John William Waterhouse  (6 April 1849 – 10 February 1917) was an English painter known for working first in the Academic style and for then embracing the Pre-Raphaelite Brotherhood‘s style and subject matter. His artworks were known for their depictions of women from both ancient Greek mythology and Arthurian legend. Born in Rome to English parents who were both painters, Waterhouse later moved to London, where he enrolled in the Royal Academyof Art. He soon began exhibiting at their annual summer exhibitions, focusing on the creation of large canvas works depicting scenes from the daily life and mythology of ancient Greece. Many of his paintings are based on authors such as Homer, Ovid, Shakespeare, Tennyson, or Keats.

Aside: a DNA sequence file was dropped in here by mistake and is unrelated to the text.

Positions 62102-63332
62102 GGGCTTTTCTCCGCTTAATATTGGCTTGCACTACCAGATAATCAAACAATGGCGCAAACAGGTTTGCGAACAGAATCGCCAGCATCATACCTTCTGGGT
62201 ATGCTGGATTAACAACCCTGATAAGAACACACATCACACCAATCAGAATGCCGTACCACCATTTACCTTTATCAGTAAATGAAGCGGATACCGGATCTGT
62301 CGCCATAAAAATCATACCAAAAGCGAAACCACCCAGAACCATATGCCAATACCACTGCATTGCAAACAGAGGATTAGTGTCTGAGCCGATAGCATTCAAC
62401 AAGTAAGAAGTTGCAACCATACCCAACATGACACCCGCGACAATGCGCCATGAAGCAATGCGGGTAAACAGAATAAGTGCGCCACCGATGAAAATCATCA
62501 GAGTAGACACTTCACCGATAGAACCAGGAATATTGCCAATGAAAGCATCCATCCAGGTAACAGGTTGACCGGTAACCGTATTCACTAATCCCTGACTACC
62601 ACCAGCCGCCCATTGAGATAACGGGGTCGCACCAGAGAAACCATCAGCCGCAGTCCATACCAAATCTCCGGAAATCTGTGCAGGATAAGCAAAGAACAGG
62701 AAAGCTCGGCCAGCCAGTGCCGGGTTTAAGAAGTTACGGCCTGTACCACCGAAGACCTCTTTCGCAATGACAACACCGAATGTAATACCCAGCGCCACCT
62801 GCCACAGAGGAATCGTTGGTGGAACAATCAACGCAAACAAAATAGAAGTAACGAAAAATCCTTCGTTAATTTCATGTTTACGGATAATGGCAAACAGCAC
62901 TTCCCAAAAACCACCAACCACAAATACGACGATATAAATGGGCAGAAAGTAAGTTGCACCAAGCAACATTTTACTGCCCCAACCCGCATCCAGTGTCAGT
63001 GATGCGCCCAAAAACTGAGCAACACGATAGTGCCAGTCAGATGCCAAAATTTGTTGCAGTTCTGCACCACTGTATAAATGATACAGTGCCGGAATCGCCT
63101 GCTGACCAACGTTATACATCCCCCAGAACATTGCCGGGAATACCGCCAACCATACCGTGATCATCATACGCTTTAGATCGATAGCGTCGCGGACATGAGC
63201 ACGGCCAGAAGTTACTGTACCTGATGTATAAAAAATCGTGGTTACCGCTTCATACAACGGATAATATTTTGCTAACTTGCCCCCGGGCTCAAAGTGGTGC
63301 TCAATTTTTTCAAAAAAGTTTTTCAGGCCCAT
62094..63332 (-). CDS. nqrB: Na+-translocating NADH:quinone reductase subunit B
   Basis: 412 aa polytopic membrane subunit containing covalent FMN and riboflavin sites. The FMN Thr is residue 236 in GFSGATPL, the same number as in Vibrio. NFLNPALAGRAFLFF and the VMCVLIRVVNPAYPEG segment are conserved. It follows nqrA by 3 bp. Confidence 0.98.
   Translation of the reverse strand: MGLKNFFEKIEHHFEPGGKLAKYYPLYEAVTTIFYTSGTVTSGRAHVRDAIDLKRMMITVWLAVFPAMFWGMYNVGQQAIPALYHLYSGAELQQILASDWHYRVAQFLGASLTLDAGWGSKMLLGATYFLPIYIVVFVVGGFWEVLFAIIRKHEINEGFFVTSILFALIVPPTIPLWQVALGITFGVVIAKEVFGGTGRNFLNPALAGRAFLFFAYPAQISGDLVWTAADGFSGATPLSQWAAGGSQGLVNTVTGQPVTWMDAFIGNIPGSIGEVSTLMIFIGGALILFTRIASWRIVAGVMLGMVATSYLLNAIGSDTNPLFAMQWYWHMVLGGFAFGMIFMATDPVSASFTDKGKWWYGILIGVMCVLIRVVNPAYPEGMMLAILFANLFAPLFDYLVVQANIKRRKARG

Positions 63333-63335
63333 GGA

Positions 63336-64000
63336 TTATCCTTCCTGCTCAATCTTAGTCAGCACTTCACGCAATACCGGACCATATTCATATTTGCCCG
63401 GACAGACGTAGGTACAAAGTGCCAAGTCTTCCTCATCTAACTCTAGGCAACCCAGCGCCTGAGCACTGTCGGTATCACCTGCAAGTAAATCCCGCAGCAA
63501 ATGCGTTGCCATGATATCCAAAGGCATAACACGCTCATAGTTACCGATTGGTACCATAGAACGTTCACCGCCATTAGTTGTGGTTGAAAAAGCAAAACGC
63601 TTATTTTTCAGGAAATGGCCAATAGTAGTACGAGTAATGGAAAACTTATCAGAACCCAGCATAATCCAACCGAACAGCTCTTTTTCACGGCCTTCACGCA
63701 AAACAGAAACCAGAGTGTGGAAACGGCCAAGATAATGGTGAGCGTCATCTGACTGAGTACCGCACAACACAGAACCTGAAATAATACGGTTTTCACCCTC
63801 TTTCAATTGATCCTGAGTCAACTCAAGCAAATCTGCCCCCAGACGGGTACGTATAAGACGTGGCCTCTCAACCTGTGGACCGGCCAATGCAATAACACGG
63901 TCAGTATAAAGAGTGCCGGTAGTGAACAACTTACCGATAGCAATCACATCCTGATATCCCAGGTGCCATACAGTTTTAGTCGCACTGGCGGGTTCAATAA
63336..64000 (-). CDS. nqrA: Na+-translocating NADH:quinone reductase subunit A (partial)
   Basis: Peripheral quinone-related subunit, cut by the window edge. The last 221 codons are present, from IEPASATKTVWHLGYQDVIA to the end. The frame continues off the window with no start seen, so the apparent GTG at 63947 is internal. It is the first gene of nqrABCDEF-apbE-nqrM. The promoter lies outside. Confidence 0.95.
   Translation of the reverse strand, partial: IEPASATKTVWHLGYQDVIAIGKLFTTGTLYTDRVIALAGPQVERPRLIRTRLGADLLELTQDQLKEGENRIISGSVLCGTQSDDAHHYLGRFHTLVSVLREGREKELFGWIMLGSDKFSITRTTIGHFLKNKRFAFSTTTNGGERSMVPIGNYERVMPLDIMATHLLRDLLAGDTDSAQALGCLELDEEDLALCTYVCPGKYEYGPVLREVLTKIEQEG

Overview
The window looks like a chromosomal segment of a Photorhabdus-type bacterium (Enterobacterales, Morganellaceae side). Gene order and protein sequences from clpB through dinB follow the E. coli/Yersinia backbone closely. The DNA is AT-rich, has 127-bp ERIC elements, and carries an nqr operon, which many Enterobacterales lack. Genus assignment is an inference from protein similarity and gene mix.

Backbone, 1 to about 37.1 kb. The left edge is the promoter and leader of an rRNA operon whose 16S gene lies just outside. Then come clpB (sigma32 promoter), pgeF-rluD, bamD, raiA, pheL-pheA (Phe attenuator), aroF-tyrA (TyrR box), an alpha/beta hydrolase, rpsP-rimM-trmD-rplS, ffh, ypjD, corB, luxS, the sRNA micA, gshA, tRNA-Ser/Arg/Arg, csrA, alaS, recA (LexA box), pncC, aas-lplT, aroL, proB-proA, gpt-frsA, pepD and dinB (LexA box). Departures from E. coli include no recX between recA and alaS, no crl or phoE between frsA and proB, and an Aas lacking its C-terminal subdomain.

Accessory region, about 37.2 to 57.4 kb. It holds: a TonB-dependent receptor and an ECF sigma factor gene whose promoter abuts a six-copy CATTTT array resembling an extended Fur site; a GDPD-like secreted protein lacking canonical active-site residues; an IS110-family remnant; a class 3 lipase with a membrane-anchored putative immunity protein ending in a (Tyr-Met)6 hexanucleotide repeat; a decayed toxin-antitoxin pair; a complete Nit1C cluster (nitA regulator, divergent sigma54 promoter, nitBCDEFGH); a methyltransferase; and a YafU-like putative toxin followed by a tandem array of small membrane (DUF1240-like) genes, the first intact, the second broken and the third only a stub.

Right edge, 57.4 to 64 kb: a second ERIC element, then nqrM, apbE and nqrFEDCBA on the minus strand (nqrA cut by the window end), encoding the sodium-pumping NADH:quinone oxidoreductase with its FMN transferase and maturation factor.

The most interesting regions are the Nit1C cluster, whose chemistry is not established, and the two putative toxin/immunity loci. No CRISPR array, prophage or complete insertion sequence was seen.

Destiny

A Song of Springtime

Ariadne

Awakening of Adonis

Boreas

Charmer

Circe Invidiosa

Crystal Ball

Echo and Narcissus

Flora and the Zephyrs

Gather Ye Rosebuds While Ye May

Hamadryad

Hylias and the Nymphs

Magic Circle

I am Half Sick of Shadows

Mariamne Leaving the Court of Harod the Great

Mariana in the South

Mermaid

Naiad

Narcissus

Ophelia

Ophelia (2)

Ophelia (3)

Orange Gatherers

Psyche entering Cupid’s Garden

Pandora

Penelope and the Suitors

Psyche

Siren

Roman Offering

Spring

The Annunciation

The Danaides

The Lady of Shalott

Circe Offering the Cup to Odysseus

The Soul of the Rose

The Shrine

Miranda the Tempest

The Young Shepherdess

The Shepherdess